3 Financial Lessons Hacking Scandals Have Taught Us
However, these incidents should also make us smarter as consumers. Let's go over some of the financial lessons that some of the more prolific recent hacker events have taught us.
1. Keep your credit cards separated. Target's data breach during the 2013 holiday shopping season was brutal. The cheap-chic discounter initially reported that as many as 40 million customers had their credit and debit card information swiped. A few weeks later it revealed that a new group of 70 million customers might have also had their card data lifted.
The development was enough to rock Target's sales, even after it offered an across-the-board discount during the final week of the holiday shopping season. The retailer tried to get ahead of the mess, arming consumers with the tools to clean up their compromised financials.
It's easy to see why Target (TGT) shoppers felt helpless here. They didn't do anything wrong beyond simply swiping plastic at a Target register. However, the hassle of having to have a replacement card issued probably made them smarter.
One potent takeaway is that cardholders should probably have at least two credit cards. Dedicate one card to automated payouts. Use the other for physical store purchases. That way, if someone does steal the info from the one used in real-world purchases, you don't have to scramble to have all of your automated payments reset or fear that some of the payments will bounce.
2. Separate email accounts is also a good idea. This month's Ashley Madison hacking scandal may have been the butt of talk show jokes, but the incident exposed a lot of data. More than 30 million email addresses were compromised, from folks who had registered for the website that unabashedly hooks up married folks for adulterous flings.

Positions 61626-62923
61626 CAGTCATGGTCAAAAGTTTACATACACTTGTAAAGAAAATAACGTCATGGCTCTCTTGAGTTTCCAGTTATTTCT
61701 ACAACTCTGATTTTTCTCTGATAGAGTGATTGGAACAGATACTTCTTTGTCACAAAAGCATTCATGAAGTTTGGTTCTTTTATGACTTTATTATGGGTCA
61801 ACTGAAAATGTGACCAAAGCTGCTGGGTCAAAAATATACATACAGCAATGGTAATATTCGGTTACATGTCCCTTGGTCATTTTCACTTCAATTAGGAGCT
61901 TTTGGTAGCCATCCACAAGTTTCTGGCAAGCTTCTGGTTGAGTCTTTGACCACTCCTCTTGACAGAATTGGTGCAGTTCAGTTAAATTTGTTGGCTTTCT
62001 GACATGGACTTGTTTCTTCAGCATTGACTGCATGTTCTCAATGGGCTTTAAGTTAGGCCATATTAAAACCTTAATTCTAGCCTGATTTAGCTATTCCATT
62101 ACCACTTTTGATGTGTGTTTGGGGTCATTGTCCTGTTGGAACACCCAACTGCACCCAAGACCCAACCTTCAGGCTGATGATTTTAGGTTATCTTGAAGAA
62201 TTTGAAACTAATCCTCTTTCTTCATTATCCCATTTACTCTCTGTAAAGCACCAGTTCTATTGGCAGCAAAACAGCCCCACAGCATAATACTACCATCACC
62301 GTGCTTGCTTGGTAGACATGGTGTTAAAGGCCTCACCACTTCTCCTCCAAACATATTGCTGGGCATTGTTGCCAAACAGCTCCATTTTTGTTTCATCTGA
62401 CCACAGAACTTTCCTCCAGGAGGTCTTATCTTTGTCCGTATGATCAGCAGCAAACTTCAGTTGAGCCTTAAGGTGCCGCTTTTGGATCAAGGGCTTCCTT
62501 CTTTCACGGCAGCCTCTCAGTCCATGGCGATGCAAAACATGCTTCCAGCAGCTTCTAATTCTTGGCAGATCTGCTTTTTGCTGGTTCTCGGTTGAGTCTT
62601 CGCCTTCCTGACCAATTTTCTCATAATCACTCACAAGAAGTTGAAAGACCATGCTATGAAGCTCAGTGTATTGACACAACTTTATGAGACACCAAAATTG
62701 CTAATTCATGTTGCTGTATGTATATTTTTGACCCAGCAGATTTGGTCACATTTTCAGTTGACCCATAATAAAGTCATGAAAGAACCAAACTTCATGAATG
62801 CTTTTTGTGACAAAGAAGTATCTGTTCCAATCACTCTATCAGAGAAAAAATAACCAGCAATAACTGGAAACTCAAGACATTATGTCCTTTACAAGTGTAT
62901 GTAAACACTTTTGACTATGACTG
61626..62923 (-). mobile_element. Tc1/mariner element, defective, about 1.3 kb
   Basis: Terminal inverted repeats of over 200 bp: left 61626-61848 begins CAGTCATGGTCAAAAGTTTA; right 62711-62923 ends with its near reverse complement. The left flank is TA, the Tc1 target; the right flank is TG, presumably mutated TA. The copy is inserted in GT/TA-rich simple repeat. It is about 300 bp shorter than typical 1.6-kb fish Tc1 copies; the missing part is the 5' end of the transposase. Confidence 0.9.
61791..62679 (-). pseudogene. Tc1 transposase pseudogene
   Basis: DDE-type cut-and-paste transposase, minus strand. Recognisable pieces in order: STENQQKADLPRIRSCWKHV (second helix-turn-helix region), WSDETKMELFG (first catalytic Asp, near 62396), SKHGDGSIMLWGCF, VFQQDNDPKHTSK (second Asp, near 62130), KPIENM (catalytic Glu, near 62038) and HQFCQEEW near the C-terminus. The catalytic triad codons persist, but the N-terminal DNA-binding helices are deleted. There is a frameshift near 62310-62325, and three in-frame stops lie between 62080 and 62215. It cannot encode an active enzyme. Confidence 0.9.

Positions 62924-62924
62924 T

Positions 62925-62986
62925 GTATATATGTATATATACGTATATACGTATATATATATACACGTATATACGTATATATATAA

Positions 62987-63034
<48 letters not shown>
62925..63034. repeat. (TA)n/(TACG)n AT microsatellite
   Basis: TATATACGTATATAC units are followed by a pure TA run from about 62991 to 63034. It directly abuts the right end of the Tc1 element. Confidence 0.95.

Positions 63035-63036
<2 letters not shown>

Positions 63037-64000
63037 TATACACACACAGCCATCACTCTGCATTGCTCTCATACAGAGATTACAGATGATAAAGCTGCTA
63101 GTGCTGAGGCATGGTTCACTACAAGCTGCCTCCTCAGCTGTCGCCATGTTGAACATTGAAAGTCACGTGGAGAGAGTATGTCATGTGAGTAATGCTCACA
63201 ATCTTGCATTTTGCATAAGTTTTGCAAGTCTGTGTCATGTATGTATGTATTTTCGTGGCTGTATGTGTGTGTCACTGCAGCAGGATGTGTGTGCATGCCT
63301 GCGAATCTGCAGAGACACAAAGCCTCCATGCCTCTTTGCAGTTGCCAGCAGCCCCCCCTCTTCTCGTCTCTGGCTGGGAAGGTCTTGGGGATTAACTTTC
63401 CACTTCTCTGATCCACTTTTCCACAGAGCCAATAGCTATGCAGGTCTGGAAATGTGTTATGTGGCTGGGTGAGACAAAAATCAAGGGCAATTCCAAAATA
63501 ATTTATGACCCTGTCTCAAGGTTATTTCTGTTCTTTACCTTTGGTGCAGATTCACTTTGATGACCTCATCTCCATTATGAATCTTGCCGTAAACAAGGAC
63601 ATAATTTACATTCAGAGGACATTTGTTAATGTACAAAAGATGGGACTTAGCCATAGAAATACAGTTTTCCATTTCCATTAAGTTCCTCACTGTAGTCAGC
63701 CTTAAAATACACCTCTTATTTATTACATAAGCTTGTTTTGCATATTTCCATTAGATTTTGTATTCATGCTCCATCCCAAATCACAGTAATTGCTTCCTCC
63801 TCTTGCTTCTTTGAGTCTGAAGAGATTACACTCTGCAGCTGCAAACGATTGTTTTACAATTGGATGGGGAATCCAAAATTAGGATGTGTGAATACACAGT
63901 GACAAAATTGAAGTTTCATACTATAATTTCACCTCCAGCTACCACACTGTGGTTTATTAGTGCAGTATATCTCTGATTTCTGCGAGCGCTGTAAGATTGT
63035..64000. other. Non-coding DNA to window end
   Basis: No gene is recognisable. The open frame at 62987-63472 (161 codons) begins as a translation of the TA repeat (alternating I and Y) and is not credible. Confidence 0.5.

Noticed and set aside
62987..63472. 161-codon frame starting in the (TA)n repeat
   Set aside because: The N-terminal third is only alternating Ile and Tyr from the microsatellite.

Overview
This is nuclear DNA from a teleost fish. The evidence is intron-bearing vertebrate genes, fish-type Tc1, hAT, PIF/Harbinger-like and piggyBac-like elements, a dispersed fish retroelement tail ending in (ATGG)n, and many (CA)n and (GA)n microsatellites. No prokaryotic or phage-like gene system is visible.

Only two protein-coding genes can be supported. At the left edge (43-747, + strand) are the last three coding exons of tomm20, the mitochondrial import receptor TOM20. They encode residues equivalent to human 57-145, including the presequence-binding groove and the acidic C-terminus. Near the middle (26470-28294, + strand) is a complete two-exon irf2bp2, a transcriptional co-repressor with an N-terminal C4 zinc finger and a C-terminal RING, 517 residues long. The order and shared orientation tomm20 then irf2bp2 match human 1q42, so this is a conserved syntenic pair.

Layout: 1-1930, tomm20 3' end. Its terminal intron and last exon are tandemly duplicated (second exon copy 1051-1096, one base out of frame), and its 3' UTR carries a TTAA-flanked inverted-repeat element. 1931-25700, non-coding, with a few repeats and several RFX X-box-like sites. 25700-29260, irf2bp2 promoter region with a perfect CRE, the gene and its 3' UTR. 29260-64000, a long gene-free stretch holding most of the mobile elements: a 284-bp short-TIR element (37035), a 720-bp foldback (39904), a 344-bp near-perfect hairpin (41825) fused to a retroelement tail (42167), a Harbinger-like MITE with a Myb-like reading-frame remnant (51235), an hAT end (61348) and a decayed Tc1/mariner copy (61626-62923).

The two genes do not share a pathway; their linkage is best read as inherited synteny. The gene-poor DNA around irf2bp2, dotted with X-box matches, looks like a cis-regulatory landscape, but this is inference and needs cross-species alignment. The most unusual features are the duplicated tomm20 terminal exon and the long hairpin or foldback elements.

The initial headlines focused on the large number of accounts from investment banker domains, but then things took a turn for the morose. There were extortion attempts and even a couple of unconfirmed suicides reported by the New York Post.
The lesson here is fairly clear. If you're going to hit up a website that could potentially be shameful if your registration was made public, don't sign up for the site with your work or school email. Create a free email account. You should probably have a few email accounts anyway, just in case one should get hacked into. Just as you should do with your credit cards, dedicate one email address to serious sites. Create at least one more for everything else, so it's the one collecting spam and Ashley Madison signups.
3. Financial data isn't the only hacker currency. One of the more embarrassing hacks came late last year when Sony (SNE) movie studio emails were compromised. There was no financial information taken, but sensitive emails detailing the inner workings of Sony and unflattering exchanges between actors, executives, and directors made a lot of people look bad.
Be careful with everything you write in an email. Even if you may have everything secure on your end, always remember that there's a recipient at the other end of every email you send. If something is sensitive -- and that includes financially sensitive -- you don't want to pass it along in an email.
Stay safe, and keep your finances secure.
Motley Fool contributor Rick Munarriz has no position in any stocks mentioned. The Motley Fool has no position in any of the stocks mentioned. Try any of our Foolish newsletter services free for 30 days. Looking for a winner for your portfolio? Check out The Motley Fool's one great stock to buy for 2015 and beyond.